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How can universities keep up with the changing face of research commercialisation?

Date published: 09/01/18

Nat Milton

How can universities keep up with the changing face of research commercialisation?

Technology transfer from academia has come a long way in the last twenty years, but universities still need to be more imaginative and flexible in their business relationships, says Dr Nathaniel Milton, a Principal Lecturer at Leeds Beckett University.

Universities Minister, Jo Johnson, recently announced a new assessment framework for knowledge exchange within universities. Sitting alongside the Research and Teaching Excellence Frameworks, it aims to help universities adopt and share best practice on research commercialisation.

“The system as a whole needs to find a new gear”, according to Mr Johnson – and in many ways, he’s not wrong. Universities do need to adjust their thinking so that success is not so narrowly focused on the number of spinouts created, or the number of patents filed.

Commercialisation challenges

Within universities, there simply isn’t enough money available to take every patent through the grant phase and it can be difficult to make the case that your own research should take priority over other innovations. I’ve pursued commercial routes throughout my career, and there have been plenty of bumps in the road. Early on, we were working with a commercial company and had patents that we wanted to pursue in Europe, but the cost of taking those forward eventually led to them being abandoned.

Later on, I encountered difficulties when an institution where I was working was unable to reach a deal to license a technology which I had developed while working for a private company. It just wasn’t possible to reach a compromise over ownership of the rights.

At that time, I think there was a lot of inexperience in technology transfer within universities and this has improved an enormous amount over the past 20 years. But I certainly think that, in order to find that ‘new gear’ that Jo Johnson requires, universities still need to be more imaginative and flexible – as well as more responsive – in the way that they approach business relationships.

A new approach

Organisations like Translate are pivotal to both of these concerns. They’ve created an environment where academics are free to discuss ideas openly and can find the commercially relevant avenues for their research. Translate’s involvement at this early stage can mean research is better designed to attract both grant funding and commercial interest which, in turn can signal the potential of the innovation to the University’s research commercialisation teams.

But more than that, Translate is successful in building up networks that encompass both university and business partners and finding ways for those different groups to work together. That could be matching up commercially-minded academics with shared research interests, or it could be helping researchers at different universities progress innovations by sharing equipment and expertise. Translate provides a central point to bring together not only the researchers, but also the commercial teams at different institutions and – where relevant, introducing industry partners.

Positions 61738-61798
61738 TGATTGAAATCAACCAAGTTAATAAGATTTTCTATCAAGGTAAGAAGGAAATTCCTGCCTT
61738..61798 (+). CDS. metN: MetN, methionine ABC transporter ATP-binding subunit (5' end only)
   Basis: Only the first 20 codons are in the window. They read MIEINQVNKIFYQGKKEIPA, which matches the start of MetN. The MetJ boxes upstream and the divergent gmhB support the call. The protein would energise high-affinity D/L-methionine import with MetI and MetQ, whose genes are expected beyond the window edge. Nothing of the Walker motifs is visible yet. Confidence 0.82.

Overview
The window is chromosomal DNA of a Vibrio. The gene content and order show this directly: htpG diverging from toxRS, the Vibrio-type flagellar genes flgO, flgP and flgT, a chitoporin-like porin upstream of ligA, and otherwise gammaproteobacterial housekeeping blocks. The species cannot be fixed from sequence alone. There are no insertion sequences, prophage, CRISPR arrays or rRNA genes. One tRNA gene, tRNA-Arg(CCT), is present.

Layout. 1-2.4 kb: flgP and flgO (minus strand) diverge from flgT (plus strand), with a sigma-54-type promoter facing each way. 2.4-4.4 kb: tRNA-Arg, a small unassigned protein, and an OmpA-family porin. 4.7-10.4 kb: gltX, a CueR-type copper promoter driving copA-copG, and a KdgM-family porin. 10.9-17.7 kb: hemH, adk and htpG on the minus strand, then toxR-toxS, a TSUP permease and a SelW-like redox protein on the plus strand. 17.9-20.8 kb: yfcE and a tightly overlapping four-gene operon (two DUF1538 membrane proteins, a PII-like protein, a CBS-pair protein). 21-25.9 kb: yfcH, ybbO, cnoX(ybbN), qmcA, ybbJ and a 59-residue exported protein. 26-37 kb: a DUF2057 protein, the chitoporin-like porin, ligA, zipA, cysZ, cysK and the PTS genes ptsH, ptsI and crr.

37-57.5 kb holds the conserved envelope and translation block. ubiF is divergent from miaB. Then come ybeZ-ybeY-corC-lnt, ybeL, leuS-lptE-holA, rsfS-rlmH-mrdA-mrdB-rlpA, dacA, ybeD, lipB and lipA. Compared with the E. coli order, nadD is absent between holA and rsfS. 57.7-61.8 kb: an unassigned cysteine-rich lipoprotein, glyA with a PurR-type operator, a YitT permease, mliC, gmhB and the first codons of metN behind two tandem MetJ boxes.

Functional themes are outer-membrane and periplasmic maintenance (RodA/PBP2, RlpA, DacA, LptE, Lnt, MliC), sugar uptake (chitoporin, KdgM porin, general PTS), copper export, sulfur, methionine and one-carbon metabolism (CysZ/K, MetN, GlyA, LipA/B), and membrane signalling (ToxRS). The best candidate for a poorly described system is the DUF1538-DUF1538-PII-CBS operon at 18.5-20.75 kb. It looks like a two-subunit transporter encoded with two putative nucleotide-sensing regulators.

Translate in practice

In my case, this approach has already led to two significant projects. My research aims to identify compounds that could be significant in the diagnosis and treatment of Alzheimer’s disease and through Translate, I’ve started working with partners at University of Huddersfield who have an interest in markers for ovarian cancer. I’ve some experience of working in this area, and have seen a problem with existing assays that I think we can solve.

In the second project, also with the Huddersfield team, we’re looking at ways of measuring cannabinoids in saliva. Cannabinoids are chemical compounds, which most people recognise as being found in cannabis plants – but they’re also produced in the body, and are known to play a role in regulating some physiological and cognitive processes. They seem to be beneficial in patients with Alzheimer’s and we want to find out more about this. The challenge is to find a way of testing the levels of these compounds in a way that is not distressing for the patient. A biochemical marker in saliva could be used to monitor cannabinoid levels in patients which could, in turn, give us clues about how a patient’s dementia is progressing.

The key to success in treating Alzheimer’s – and other types of dementia – is going to be early diagnosis: finding, and then manipulating the complex biochemical interactions that lie behind these conditions. To do that successfully, we have got to focus not just on our academic and commercial relationships and collaborations, but on patient groups too. Translate offer training on how to do this and, having gone through that process, I can see how important the involvement of patients and carers is to the design of successful research programmes. It’s an aspect that I think is often overlooked, but should surely also be a fundamental part of universities’ knowledge exchange strategies.

Dr Nathaniel Milton, School of Clinical & Applied Sciences, Leeds Beckett University

Evaluative and Enabling TechnologiesImaging and DiagnosticsRehabilitation and Assistive Technology